ABC Europe correspondent Steve Cannane’s book on Scientology, Fair Game, is out in a few days — Ms Tips found it chilling and very sad, but brilliantly reported. Rupert Murdoch makes several appearances. In 2012, Murdoch made his views on Scientology known:

murdochscientology

But Cannane covers many details about the mogul’s long relationship with the group. It was the Truth newspaper that first began critical coverage of Scientology, paving the way for the organisation to be banned in three Australian states (the bans were overridden by attorney-general Lionel Murphy under the Whitlam government). From the point on, Murdoch became a person of interest to Scientology’s upper hierarchy, an interest that culminated in Murdoch being spied on by the organisation through a private detective.

In the late 1960s, the Guardian Office (which protects Scientology from attack) hired Rex Beaver, a private investigator, to spy on “persons of interest”, including Rupert Murdoch. Beaver spoke to Cannane for the book and told him he figured he could boost his income by acting as a double agent for the people Scientology asked him to spy on, which included a Liberal MP, the editor of The Daily Mirror, and Murdoch himself.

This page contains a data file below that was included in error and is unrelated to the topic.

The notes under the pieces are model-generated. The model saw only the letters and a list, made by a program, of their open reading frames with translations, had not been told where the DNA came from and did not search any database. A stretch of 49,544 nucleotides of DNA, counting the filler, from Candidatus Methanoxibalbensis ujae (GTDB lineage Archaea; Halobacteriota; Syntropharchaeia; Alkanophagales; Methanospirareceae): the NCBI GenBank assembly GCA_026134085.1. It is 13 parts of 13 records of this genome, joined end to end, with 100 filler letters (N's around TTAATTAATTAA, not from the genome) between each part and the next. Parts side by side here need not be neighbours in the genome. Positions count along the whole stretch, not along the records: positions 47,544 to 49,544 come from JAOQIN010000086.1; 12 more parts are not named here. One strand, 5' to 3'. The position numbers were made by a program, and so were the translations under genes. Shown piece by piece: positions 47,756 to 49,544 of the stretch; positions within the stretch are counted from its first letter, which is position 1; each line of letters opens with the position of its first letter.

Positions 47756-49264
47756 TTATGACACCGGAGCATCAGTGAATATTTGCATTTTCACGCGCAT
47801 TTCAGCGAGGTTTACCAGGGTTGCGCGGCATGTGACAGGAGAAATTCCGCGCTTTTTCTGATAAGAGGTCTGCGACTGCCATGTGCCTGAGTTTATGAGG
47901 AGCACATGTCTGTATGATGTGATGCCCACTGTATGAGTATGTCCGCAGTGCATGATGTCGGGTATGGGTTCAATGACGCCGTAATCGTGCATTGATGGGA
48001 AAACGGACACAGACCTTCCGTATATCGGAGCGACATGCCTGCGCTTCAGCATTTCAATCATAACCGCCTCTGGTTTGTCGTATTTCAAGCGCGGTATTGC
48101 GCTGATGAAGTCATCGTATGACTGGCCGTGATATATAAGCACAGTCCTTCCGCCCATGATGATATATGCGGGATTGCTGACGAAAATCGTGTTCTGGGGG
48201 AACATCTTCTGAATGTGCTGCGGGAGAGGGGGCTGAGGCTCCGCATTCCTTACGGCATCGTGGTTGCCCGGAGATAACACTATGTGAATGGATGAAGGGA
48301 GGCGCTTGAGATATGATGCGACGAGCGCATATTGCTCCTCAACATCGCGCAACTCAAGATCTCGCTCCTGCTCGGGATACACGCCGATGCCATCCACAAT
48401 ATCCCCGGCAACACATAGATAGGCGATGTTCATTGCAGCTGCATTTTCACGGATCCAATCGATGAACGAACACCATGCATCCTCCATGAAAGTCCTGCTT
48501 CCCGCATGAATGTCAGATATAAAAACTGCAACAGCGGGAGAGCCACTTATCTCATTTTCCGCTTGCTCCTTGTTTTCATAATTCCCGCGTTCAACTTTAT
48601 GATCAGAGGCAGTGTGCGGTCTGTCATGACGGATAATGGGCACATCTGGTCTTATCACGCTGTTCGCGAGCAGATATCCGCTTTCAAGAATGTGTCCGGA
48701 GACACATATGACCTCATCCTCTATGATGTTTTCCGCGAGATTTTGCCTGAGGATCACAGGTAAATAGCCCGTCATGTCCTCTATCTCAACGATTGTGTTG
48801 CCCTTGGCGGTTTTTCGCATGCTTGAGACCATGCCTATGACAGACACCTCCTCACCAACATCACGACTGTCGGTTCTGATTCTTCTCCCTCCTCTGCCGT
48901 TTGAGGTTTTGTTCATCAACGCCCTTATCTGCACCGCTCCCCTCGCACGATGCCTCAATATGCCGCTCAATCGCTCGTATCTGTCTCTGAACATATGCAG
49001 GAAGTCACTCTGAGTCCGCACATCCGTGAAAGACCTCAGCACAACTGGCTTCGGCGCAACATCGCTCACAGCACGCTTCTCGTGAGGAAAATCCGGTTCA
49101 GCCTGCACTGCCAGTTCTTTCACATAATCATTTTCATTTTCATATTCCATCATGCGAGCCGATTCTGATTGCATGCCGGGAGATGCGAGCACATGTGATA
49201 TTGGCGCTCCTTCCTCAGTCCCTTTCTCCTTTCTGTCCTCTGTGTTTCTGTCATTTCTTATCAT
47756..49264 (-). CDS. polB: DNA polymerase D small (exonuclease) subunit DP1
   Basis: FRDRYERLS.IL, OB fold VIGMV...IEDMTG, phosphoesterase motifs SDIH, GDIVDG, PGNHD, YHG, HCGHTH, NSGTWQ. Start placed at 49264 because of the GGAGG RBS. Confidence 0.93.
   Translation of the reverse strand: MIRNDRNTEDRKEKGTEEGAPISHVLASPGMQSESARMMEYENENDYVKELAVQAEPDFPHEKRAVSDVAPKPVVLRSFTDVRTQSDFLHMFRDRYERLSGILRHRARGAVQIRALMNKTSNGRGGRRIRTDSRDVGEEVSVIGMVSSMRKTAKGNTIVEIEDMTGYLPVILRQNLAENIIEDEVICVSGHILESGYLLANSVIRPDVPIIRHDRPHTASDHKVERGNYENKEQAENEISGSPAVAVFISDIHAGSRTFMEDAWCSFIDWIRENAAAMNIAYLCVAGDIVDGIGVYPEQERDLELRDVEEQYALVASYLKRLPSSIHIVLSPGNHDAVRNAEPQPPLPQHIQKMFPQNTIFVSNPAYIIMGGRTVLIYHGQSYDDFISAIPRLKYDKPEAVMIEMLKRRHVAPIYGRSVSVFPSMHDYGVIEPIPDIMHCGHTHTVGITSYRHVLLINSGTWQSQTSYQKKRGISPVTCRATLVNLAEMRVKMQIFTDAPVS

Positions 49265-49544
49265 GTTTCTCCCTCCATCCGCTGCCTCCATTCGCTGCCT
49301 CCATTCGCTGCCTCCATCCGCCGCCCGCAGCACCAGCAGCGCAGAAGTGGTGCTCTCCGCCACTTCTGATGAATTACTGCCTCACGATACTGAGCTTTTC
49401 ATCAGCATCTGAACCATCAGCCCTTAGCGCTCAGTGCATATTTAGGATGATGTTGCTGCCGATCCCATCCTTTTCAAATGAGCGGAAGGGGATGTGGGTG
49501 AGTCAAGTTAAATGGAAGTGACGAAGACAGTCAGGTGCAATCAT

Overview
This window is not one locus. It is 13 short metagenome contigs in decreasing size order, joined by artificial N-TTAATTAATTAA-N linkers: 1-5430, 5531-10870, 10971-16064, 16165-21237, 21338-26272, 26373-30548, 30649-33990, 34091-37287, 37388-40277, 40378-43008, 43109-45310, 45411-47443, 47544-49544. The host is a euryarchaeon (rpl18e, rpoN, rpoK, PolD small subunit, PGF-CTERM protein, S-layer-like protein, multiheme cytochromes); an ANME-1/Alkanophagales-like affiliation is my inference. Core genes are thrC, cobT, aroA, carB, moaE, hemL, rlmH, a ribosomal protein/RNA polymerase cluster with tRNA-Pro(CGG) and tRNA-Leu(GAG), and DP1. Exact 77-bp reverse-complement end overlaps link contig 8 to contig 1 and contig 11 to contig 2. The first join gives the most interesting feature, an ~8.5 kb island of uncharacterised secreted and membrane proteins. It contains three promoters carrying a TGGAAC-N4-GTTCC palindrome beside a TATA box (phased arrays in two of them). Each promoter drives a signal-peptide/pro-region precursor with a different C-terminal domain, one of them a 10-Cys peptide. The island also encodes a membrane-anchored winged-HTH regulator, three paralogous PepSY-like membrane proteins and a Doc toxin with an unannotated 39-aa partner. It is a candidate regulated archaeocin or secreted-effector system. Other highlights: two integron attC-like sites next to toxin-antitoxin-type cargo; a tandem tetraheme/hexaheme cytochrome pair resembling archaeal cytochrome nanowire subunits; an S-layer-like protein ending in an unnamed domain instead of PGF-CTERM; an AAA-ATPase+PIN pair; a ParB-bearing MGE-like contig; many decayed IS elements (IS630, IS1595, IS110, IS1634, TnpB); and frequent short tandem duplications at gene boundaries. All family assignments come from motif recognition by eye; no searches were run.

“Rupert was rapt,” Beaver told Cannane. “He even volunteered to have a photograph taken of himself emerging from a motel with his secretary!”

Beaver spent several months quietly gathering intelligence before going public in the Sunday Mirror. That led to another round of condemnation of Scientology in the Australian Parliament — needless to say the intelligence operation, intended to intimidate Scientology’s critics, spectacularly backfired.

Later in the book, Cannane reports on a plot to use James Packer, a one-time Scientologist, to recruit his friend Lachlan Murdoch, which would have been seen as quite a coup for the organisation. The plan doesn’t appear to have had much success — Packer himself drifted away from the group after a few years.

Peter Fray

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